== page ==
Kevin Durant kept stepping back — back, back, back, back, back — and drilling 3-pointers. No rattling around the rim. No bouncing off the board. Just ball after ball going like wipers on the bus. Swish, swish, swish.
That ridiculous shooting delivered not only a gold medal to the U.S. in basketball's World Championships on Sunday in Istanbul, but a warning stateside.
Durant's game can get even better. It did, right before our eyes, in the worlds.
Maybe in a few years, when Durant and his sidekick, Russell Westbrook, have 600, 700 NBA games on their legs, we won't get so fired up about their adventures in international basketball. Maybe we'll want them to spend the summers with their feet up.
But now, both awaiting their 22nd birthdays, this kind of performance on this kind of stage can only be good for the Thunder.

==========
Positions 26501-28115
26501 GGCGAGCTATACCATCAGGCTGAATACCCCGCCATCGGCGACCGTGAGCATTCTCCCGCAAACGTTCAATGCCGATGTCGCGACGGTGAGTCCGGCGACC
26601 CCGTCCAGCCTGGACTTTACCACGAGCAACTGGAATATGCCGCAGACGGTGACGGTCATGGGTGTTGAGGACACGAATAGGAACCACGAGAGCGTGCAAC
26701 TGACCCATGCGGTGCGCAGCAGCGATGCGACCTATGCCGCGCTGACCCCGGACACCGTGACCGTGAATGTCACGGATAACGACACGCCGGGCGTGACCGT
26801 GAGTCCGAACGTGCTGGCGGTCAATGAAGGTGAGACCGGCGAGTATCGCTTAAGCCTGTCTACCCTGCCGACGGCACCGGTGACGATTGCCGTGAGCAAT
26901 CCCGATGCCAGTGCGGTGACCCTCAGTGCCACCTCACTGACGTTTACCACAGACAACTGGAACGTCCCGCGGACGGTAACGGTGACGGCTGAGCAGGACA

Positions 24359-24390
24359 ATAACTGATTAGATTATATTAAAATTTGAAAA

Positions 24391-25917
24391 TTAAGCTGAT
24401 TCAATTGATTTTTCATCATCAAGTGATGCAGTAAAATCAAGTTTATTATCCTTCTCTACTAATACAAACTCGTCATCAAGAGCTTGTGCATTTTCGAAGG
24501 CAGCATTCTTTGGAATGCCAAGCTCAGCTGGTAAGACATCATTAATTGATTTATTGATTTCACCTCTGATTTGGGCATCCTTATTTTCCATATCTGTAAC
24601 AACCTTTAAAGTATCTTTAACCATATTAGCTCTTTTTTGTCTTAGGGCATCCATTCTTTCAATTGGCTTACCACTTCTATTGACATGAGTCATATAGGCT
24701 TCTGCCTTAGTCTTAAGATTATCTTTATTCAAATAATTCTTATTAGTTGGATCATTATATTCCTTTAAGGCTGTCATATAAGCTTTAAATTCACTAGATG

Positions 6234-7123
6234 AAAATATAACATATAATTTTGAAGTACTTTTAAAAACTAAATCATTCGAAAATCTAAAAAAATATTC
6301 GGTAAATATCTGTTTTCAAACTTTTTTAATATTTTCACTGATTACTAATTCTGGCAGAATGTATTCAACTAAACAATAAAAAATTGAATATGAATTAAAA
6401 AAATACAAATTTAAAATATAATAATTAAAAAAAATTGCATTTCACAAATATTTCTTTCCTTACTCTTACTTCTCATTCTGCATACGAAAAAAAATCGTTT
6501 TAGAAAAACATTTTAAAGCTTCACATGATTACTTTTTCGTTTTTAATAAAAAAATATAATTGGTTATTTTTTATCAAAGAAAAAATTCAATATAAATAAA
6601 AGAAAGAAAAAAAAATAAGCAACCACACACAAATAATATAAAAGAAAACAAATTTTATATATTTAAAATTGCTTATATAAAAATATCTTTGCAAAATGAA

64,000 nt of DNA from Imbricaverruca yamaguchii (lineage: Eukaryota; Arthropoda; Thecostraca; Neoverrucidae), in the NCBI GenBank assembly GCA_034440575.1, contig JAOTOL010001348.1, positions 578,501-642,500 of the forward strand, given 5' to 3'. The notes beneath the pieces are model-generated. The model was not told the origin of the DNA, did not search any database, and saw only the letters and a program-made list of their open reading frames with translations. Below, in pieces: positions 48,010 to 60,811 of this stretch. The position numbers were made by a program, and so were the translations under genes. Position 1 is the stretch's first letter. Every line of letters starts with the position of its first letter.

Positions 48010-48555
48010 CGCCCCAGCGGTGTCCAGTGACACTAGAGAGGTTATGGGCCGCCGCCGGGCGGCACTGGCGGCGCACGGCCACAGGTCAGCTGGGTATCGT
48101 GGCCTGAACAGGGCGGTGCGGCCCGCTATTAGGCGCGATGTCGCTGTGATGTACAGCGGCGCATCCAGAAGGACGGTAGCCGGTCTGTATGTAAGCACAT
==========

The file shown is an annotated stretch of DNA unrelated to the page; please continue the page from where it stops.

Durant always has seemed like one of the best shooters on the planet. Watch his form, watch his results, and you'd swear he's one of the NBA's top marksmen.
But not so, at least statistically. Durant's 3-point shooting percentages in his three years in the league: .288, .422 and .365 (when he shot 50 percent more treys than the previous year).
Good shooting these last two years, but not amazing.
Durant was amazing in Istanbul. His overall numbers: 22.8 points a game, 56 percent shooting, 46 percent 3-point shooting.
Yes, the NBA 3-point line is anywhere from 19 to 39 inches longer than the international line. Which is less relevant to Durant than most players. Durant shoots deep threes. Shoots from territory that defenders can't imagine he'll launch. Most of his Turkish 3-pointers were NBA 3-pointers.
Even more impressive for Durant, his shooting improved in the biggest games. From the quarterfinals on, Durant made 15 of 34 3-pointers. In a 70-68 pool-play squeaker over Brazil, Durant made four of six. That's 19 of 40, .475 percent, when Durant was needed most.